Colorado

Monday Churn: ASSET bill dead

Updated 7:30 p.m. – The undocumented students tuition bill was killed this evening in the House Education Committee on a 7-6 vote, Republicans opposing and Democrats supporting.

Daily Churn logoWhat’s churning:

Senate Bill 11-126, which would create a form of resident tuition for undocumented students who meet certain requirements, is scheduled for a hearing in the House Education Committee at 1:30 this afternoon.

After being held on the calendar for weeks, the bill passed the Democratic-controlled Senate on a 20-15 party line vote last week. While many observers give the ASSET little chance in the Republican-controlled House, sponsor Sen. Mike Johnston, D-Denver, said Friday he remains hopeful he can pick up sufficient votes in House Ed, where Republicans have a 7-6 edge. Chair Rep. Tom Massey, R-Poncha Springs, often votes with Democrats.

Ahead of the committee hearing, two liberal research groups on Friday released a study that concluded undocumented immigrants in Colorado pay as much in taxes as they receive in public services. See the study by the Bell Policy Center and the Colorado Center on Law and Policy.

And the activist group Padres y Jovenes Unidos was mobilizing its supporters behind SB 11-126, urging them to call House Ed members and to rally at the Capitol this afternoon.

Stateline.org, a news service that covers issues in state legislatures around the nation, has an interesting backgrounder on immigration-related bills this year.

Also today, Denver Public Schools board members will meet in a work session that includes discussion of three new innovation school proposals, all in Far Northeast Denver – Denver Center for International Studies at Ford Elementary, Rachel B. Noel Arts Academy and Denver Center for International Studies at Montbello High. As part of the proposals, teachers would work “at-will” at the schools and would receive an additional $5,000 in compensation for the year. See this letter from district staff about the proposals.

The DPS board also is expected to discuss support for two initiatives filed by state Sen. Rollie Heath, D-Boulder, to raise taxes and increase funding for K-12 and higher education. And at their regular meeting on Thursday, the DPS will be asked to approve a tentative agreement with the teachers’ union over “mutual consent” hiring provisions in the educator effectiveness law, also known as Senate Bill 10-191.

What’s on tap:

See the week’s full legislative calendar here.

MONDAY

The Denver school board has a work session scheduled at 4:30 p.m. at 900 Grant St. Agenda.

The Boulder Valley school board meets at 1 p.m., kicking off a week of interviews with three superintendent finalists. Meetings are public. Details.

TUESDAY

The Boulder Valley school board meets at 6 p.m. in the Education Center at 6500 East Arapahoe Road, Boulder. Agenda.

WEDNESDAY

The University of Colorado Board of Regents hold a special meeting starting at 9 a.m. to discuss budget items. The meeting will be at St. Cajetan’s Center on the Auraria campus.

The State Board of Education meets starting at 3 p.m. for private interviews with the two commissioner candidates.

The St. Vrain board meets at 6:30 p.m. at Educational Services Center, 395 South Pratt Parkway, Longmont. More info.

THURSDAY

Denver school board members meet at 5 p.m. at 900 Grant St. Agenda.

Jefferson County school board members meet at 5 p.m. for a work session at district headquarters, 1829 Denver West Drive, Bldg. 27, in Golden. Agenda.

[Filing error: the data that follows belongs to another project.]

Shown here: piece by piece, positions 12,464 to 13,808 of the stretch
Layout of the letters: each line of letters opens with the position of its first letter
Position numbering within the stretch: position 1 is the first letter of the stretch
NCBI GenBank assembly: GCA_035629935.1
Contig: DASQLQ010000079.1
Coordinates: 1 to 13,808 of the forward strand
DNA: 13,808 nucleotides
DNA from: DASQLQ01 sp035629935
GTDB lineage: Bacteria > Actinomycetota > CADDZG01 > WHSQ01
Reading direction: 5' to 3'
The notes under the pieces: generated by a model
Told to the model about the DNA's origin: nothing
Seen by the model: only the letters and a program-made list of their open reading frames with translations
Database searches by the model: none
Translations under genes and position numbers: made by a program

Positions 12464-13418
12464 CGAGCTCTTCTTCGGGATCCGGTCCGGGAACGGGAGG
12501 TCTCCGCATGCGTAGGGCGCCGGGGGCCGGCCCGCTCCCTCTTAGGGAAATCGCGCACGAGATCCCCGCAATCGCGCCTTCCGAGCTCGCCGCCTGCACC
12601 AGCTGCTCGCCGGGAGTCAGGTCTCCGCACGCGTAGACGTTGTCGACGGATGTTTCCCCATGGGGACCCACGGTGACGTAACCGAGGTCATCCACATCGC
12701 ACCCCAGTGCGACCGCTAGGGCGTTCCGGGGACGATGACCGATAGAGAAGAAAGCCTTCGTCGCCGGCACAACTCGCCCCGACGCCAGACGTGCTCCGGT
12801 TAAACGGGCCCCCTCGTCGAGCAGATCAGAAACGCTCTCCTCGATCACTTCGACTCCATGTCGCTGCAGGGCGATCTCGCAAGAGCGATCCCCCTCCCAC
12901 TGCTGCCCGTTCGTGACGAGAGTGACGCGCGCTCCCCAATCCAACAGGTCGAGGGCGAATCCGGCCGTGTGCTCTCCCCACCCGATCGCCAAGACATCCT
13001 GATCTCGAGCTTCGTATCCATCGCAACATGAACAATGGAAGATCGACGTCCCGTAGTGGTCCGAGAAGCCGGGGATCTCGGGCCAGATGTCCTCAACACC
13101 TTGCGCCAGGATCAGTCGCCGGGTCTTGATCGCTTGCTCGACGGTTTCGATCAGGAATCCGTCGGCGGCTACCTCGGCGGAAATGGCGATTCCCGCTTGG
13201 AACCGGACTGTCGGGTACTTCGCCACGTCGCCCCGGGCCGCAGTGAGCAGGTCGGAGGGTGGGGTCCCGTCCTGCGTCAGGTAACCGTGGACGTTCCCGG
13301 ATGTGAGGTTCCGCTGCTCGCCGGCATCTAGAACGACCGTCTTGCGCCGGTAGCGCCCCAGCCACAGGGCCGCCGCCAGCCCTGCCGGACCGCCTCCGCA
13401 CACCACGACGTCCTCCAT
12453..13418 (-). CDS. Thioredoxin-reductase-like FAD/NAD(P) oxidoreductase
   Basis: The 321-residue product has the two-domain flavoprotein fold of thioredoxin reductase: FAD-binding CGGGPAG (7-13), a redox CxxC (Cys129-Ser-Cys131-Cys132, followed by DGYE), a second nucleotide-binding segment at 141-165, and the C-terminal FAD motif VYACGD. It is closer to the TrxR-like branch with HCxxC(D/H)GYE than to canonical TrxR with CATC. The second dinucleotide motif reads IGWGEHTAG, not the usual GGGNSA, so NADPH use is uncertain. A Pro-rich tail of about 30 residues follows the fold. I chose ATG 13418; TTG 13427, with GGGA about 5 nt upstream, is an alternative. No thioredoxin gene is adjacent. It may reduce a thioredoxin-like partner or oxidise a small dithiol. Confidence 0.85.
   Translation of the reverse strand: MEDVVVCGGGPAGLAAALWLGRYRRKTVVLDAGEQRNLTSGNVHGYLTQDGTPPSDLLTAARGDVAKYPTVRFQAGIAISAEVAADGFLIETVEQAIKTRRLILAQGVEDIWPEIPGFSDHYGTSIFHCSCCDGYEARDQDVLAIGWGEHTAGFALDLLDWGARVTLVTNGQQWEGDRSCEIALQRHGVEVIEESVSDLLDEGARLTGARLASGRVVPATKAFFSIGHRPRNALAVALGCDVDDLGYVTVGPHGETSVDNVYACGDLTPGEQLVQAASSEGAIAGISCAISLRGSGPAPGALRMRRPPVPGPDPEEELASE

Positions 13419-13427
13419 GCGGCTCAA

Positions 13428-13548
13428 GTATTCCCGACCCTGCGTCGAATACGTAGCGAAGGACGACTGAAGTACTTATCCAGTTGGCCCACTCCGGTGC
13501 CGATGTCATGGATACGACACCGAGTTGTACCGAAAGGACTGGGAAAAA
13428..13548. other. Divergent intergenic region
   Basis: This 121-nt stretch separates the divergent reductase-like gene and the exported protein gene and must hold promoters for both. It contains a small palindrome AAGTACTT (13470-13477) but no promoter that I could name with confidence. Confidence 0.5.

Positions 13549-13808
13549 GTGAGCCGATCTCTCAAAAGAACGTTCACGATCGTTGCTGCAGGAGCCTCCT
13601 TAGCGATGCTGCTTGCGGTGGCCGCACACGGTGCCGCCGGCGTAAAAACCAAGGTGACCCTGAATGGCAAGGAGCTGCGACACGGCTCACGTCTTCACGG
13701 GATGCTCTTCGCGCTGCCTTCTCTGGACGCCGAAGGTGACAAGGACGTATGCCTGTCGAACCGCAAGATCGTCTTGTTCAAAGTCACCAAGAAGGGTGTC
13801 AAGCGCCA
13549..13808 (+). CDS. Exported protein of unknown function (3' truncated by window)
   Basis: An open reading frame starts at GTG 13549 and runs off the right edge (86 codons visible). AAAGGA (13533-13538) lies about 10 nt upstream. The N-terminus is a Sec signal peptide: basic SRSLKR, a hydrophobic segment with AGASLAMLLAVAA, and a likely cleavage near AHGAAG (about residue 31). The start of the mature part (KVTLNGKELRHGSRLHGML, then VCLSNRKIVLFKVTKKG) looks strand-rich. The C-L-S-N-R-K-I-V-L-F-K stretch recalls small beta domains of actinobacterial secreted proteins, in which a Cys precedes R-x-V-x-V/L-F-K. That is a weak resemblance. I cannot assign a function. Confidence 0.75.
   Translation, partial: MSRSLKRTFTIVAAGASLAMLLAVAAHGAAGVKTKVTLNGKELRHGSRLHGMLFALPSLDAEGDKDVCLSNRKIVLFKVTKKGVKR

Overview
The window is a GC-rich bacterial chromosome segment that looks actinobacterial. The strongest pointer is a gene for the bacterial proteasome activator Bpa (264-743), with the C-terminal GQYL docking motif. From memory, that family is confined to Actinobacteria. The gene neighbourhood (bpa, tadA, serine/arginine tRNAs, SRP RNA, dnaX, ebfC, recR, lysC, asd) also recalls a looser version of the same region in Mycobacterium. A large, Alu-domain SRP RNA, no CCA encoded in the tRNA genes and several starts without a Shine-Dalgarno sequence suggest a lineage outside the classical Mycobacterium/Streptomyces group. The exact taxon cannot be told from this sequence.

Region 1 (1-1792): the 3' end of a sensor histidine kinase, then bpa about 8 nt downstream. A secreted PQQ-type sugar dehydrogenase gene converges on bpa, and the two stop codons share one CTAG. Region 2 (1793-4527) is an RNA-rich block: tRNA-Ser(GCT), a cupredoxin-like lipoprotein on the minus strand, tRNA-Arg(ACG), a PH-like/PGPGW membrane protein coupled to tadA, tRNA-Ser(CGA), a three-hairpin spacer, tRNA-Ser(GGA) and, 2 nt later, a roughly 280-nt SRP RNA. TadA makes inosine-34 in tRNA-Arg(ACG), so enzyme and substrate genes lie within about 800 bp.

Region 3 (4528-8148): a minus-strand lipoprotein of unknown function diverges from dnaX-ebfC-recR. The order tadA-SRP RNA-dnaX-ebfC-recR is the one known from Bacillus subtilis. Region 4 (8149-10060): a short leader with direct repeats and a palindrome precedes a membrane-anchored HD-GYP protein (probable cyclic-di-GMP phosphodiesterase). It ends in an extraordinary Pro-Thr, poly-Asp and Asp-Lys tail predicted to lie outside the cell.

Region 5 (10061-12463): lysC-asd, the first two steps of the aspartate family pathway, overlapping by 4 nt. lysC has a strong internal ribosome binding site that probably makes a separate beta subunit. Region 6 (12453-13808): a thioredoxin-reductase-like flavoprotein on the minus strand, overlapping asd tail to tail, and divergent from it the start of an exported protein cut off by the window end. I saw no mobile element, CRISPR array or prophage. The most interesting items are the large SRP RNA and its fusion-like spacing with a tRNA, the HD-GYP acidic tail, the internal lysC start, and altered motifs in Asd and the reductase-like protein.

Good reads from elsewhere:

Common core: A look at one of 100 New York City schools experimenting with the new curriculum standards. New York Times.

In case you missed it: Chester Finn is yawning about the State Board’s pick of finalists for the job of education commissioner. Flypaper blog. And the latest word in the Denver Post’s chronology of mayoral candidate James Mejia’s take on school reform in Far Northeast Denver.

School safety

Hiring more security officers in Memphis after school shootings could have unintended consequences

PHOTO: Jahi Chikwendiu/The Washington Post/Getty Images

Tennessee’s largest district, Shelby County Schools, is slated to add more school resource officers under the proposed budget for next school year.

Superintendent Dorsey Hopson earmarked $2 million to hire 30 school resource officers in addition to the 98 already in some of its 150-plus schools. The school board is scheduled to vote on the budget Tuesday.

But an increase in law enforcement officers could have unintended consequences.

A new state law that bans local governments from refusing to cooperate with federal immigration officials could put school resource officers in an awkward position.

Tennessee Education Commissioner Candice McQueen recently reminded school personnel they are not obligated to release student information regarding immigration status. School resource officers employed by police or sheriff’s departments, however, do not answer to school districts. Shelby County Schools is still reviewing the law, but school board members have previously gone on the record emphasizing their commitment to protecting undocumented students.

“Right now we are just trying to get a better understanding of the law and the impact that it may have,” said Natalia Powers, a district spokeswoman.

Also, incidents of excessive force and racial bias toward black students have cropped up in recent years. Two white Memphis officers were fired in 2013 after hitting a black student and wrestling her to the ground because she was “yelling and cussing” on school grounds. And mothers of four elementary school students recently filed a lawsuit against a Murfreesboro officer who arrested them at school in 2016 for failing to break up a fight that occurred off-campus.